Ants colonize. Fish shoal. Flamingos flock and caribou herd. Earth is populated by inherently social beings. Even lowly worms seek out the benefits of companionship. New research at The Rockefeller University has dissected the social proclivities of a model worm, identifying a single type of neuron — RMG — that “decides” whether these worms will mingle with their fellows or keep to themselves.
“We can think of RMG neurons as the world’s simplest social brain, as the place where information relevant to the worm’s decision to hang out with other worms converges, and the decision is made,” says Cori Bargmann, head of the Laboratory of Neural Circuits and Behavior at Rockefeller, who led the research. The work was published recently in Nature.
Even the world’s simplest social brain, one pair of only 302 neurons in Caenorhabditis elegans’s compact nervous system, is rather complicated, it turns out. A host of genetic and environmental variables contribute to the decision-making. RMG is the central integrating hub of a network of sensory neurons that feeds the worm readings of its environment such as whether food is available, how much oxygen is in the air and
other factors known to influence gregarious behavior. Only when the right conditions are met will the animals congregate. Evan Macosko, an M.D.-Ph.D. student in the Bargmann lab, found that the crucial trigger for aggregation is a switch in the response to other worms’ pheromones. RMG and a pheromone-detecting neuron named ASK are the essential players in the “hub-and-spoke” circuit that drives social behavior.
Pheromones are known to bring creatures together in many species, from insects such as ants and moths to mammals including prairie voles and possibly even people. In social strains of C. elegans, a transparent, one-millimeter-long roundworm, the same is true. Bargmann determined that ASK, known to be involved in the attraction of the relatively rare males to the more common hermaphrodites, senses pheromones. ASK is relatively inactive in solitary hermaphrodites, which ignore or avoid pheromones. However, in social worms, RMG amplifies the signal from pheromone-sensitive ASK neurons, driving the worms toward each other and increasing sociability.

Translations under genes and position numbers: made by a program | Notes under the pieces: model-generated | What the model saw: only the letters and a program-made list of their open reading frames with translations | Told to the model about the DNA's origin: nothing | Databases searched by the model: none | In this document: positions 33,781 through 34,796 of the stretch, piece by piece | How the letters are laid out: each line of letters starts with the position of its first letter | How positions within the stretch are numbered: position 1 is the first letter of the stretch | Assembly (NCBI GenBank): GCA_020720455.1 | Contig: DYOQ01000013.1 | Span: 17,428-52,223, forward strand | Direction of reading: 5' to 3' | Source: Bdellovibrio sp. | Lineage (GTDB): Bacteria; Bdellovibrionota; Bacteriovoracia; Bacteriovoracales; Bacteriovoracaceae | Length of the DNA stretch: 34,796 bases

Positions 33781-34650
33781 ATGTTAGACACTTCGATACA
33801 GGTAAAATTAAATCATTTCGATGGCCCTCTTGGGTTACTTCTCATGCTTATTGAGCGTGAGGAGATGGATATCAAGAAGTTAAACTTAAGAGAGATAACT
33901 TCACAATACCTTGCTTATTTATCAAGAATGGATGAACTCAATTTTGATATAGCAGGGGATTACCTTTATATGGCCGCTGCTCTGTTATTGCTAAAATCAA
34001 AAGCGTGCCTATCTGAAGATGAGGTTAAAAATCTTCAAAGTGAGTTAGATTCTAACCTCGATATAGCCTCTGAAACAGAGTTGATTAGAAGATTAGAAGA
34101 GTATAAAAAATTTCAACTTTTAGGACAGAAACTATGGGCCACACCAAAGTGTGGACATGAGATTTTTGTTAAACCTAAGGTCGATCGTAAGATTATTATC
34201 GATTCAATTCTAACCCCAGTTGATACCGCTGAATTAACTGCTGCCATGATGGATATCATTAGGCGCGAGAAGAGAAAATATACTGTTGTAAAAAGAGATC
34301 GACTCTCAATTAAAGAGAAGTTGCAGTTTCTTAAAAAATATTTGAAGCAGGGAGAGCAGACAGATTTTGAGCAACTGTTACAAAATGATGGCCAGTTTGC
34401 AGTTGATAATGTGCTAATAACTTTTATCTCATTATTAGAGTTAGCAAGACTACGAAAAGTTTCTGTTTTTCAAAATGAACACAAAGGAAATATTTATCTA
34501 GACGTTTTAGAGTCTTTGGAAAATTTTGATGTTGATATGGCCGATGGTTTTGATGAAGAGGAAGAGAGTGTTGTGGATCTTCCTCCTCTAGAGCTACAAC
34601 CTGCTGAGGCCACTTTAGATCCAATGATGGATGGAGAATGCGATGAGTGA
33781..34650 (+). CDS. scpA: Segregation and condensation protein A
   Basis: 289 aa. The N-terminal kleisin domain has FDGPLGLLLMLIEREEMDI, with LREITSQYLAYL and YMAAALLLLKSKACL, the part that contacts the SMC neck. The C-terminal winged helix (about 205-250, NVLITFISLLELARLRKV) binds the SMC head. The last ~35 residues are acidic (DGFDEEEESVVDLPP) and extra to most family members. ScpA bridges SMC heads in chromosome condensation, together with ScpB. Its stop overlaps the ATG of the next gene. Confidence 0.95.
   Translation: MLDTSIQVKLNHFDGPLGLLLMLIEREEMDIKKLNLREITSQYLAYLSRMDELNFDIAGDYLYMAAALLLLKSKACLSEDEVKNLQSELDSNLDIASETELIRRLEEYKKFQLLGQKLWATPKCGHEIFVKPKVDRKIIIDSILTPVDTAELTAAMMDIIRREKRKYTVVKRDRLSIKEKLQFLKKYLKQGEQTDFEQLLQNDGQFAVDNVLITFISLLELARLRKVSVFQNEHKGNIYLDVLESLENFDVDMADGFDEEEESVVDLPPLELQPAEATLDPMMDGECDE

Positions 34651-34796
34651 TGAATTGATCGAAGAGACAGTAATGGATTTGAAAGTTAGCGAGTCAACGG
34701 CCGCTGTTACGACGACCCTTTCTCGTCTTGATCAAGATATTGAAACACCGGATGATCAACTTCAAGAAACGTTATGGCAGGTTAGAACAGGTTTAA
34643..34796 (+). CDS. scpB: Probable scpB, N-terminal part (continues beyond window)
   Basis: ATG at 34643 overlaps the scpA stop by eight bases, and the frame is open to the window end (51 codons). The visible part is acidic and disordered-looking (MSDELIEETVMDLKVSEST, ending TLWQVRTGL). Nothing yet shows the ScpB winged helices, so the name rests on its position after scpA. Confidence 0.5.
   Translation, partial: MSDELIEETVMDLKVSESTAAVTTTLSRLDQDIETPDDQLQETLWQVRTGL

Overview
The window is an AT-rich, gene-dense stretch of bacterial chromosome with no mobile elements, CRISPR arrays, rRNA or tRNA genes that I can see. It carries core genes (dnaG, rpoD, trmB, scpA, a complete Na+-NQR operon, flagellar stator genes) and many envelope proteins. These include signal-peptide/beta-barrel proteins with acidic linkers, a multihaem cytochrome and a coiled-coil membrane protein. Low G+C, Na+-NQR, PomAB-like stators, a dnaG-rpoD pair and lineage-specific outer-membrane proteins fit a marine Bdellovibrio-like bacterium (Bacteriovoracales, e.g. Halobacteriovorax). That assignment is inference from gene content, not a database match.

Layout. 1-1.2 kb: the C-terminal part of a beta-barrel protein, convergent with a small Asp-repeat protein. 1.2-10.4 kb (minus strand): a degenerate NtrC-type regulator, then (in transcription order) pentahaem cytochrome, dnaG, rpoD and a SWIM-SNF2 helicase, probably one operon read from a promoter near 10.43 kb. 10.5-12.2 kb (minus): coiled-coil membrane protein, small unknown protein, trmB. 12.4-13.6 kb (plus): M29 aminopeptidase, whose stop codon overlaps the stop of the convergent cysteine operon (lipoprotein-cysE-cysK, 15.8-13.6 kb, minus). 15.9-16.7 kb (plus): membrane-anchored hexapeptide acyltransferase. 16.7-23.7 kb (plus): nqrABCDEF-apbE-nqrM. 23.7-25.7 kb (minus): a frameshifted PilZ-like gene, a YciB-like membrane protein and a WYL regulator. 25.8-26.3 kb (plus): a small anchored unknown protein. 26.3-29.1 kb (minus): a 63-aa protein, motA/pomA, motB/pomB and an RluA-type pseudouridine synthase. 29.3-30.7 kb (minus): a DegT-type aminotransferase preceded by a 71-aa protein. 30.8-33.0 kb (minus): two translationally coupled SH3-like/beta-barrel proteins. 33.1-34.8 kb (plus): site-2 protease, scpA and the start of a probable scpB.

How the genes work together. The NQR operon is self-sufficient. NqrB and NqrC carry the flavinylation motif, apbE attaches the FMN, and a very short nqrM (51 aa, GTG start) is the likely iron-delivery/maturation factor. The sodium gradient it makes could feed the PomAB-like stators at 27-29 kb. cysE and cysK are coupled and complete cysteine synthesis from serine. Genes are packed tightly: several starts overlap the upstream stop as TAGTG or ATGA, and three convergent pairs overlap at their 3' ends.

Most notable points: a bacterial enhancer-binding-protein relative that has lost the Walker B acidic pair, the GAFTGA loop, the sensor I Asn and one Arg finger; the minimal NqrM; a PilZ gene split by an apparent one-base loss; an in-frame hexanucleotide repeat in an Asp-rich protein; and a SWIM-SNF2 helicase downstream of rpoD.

The hub-and-spoke circuit, Bargmann says, is a relatively rare but recurring theme in the map of C. elegans’s nervous system known as its wiring diagram. The neurons connected in such circuits primarily communicate electrically across gap junctions rather than through the more common connections of chemical synapses. Bargmann believes that hub-and-spoke circuits could be the integrative sites that coordinate different characteristic behaviors in worms and other species.
RMG is the hub of the worm’s social brain, and also a hub of genetic differences in social behavior. The activity of one receptor gene in the worm’s brain determines whether hermaphrodite worms will be relatively social, congregating at a moment’s notice, or relatively solitary. The receptor gene, npr-1, sets the activity level of RMG neurons, so genes and environment act on the same target when modifying social behavior.
“The decision to congregate gets made in certain environments and not in others and in certain genotypes and not in others,” says Bargmann, who is also a Howard Hughes Medical Institute investigator. “Aggregation is a true regulated behavior that’s an option, not a requirement. Behavior is all about choosing between your options based on your genes, your experience and your current situation.”
Cite This Page: